Tomorrow’s devotion to the Sacred Heart
In the summary that concluded the two days of intense work, Professor Metzger  outlined a series of perspectives illuminated by the colloquium, which could become the backbone of further research into Sacred Heart devotion. I will take up some of these perspectives to share with the readers of SettimanaNews.
From a methodological point of view, the colloquium provided a forum to radically question the mechanism of binary separation which is one of the typical constants of European modernity. This concerns alternatives such as image and language, the public dimension and religious space, affects and reason, materiality and the spiritual, etc. The practices, policies, political dimensions and imagery of this so typically modern devotion push, instead, towards a careful consideration of the complexity and versatility of the cultural phenomena, which also has a religious character. Phenomena that have repercussions on everyday life should not be reduced to a unique canon because they form a body that gives shape while at the same time they are being shaped by everyday life.
Another methodological aspect put forward by the colloquium was the importance of focusing on the practical and effective functions of devotion to the Sacred Heart as a symbol / ritual object / force that produces practices and rituals, language, narrations and memories. With a stratification of the meanings of the same devotion that is on modeled on the areas of its implementation, it can never be fully contained in the manner of its use by the Church as an institution. We are addressing devotion to the Sacred Heart as a markedly institutionalized (Catholic) devotion on the one hand, and as a widespread, popular devotion, on the other. The meaning that it assumes on one level is not the same as in another context.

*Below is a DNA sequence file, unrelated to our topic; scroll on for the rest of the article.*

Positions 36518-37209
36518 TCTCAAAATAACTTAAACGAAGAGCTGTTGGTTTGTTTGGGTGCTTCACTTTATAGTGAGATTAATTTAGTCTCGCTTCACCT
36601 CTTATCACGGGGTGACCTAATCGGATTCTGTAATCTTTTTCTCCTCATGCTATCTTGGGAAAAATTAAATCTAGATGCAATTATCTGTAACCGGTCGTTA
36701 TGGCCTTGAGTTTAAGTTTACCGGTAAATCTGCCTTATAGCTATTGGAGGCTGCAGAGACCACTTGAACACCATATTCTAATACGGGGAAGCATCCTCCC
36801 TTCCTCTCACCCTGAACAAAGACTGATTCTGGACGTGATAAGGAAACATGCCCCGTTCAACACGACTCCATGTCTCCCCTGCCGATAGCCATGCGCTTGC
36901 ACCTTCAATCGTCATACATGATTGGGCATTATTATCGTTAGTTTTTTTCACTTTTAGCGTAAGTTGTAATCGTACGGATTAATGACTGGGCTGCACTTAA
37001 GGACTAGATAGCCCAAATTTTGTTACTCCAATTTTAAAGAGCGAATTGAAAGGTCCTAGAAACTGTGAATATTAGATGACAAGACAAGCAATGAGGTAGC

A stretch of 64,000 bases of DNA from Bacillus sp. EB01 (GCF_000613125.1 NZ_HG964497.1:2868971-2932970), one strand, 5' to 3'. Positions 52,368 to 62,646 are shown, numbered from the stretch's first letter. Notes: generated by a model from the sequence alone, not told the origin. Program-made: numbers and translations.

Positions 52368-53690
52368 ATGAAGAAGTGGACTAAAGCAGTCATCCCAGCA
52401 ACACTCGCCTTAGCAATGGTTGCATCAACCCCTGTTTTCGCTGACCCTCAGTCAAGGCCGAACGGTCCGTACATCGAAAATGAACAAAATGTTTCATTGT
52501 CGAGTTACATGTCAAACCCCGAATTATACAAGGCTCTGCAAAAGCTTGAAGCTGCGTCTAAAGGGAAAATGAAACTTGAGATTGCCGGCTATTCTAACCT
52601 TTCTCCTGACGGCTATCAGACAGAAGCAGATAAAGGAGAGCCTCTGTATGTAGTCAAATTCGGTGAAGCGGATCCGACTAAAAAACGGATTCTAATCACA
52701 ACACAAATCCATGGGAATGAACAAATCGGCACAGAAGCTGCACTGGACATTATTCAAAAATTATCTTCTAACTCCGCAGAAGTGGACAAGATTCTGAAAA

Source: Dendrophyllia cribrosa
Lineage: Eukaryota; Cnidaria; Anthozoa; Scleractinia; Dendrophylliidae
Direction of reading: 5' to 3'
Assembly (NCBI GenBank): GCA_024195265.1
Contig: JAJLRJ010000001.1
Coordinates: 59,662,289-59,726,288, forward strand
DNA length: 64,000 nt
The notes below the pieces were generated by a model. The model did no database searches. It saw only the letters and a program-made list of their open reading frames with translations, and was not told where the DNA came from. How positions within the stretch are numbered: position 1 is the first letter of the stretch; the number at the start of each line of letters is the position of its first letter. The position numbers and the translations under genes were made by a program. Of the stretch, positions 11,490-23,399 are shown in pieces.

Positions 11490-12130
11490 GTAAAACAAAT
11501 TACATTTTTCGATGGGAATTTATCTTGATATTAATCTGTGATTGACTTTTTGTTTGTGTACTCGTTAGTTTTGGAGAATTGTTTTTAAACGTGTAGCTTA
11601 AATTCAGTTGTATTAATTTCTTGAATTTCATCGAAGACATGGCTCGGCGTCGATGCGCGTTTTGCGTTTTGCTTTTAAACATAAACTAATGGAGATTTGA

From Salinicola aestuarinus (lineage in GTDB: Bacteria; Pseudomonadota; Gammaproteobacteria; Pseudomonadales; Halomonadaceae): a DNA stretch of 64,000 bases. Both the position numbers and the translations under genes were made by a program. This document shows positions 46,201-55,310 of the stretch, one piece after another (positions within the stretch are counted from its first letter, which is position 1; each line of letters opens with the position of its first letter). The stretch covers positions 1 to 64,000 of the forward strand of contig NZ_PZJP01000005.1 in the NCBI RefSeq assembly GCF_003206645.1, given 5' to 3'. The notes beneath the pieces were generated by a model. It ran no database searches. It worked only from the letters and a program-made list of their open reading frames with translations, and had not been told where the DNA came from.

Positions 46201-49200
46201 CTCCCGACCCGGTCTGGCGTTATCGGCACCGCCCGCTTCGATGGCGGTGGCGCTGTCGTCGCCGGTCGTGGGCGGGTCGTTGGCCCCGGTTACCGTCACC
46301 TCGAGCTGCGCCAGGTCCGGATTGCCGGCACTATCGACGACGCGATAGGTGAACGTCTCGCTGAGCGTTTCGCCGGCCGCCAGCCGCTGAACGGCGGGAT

This encourages transdisciplinary research which is able to follow the variations, adaptations, slippages and transformations of the devotion to the Sacred Heart – both synchronic and diachronic. Stabilization and changes of the interpenetrating devotional coordinates seek to be analyzed as such.
From an historical point of view it is possible to identify two key changes in regards to Sacred Heart devotion: the first is that which –– between 1500 – 1600 –– moved the Catholic Church to transition from the aridity of the immediate period following the post-Tridentine compaction of the Roman and curial ecclesiastical ranks. The second –– between the 19th and 20th centuries –– is when the invention of the modern state took on its distinctly nationalistic form, while devotion to the Sacred Heart became a mediating instrument which increasingly expressed the more marked distance between the liberal tradition of the modern state and the institution of Catholic faith.
Both turning points were characterized by extreme complexity. Despite the fact that devotion to the Sacred Heart functioned as a constraining factor, modernity continued to move on.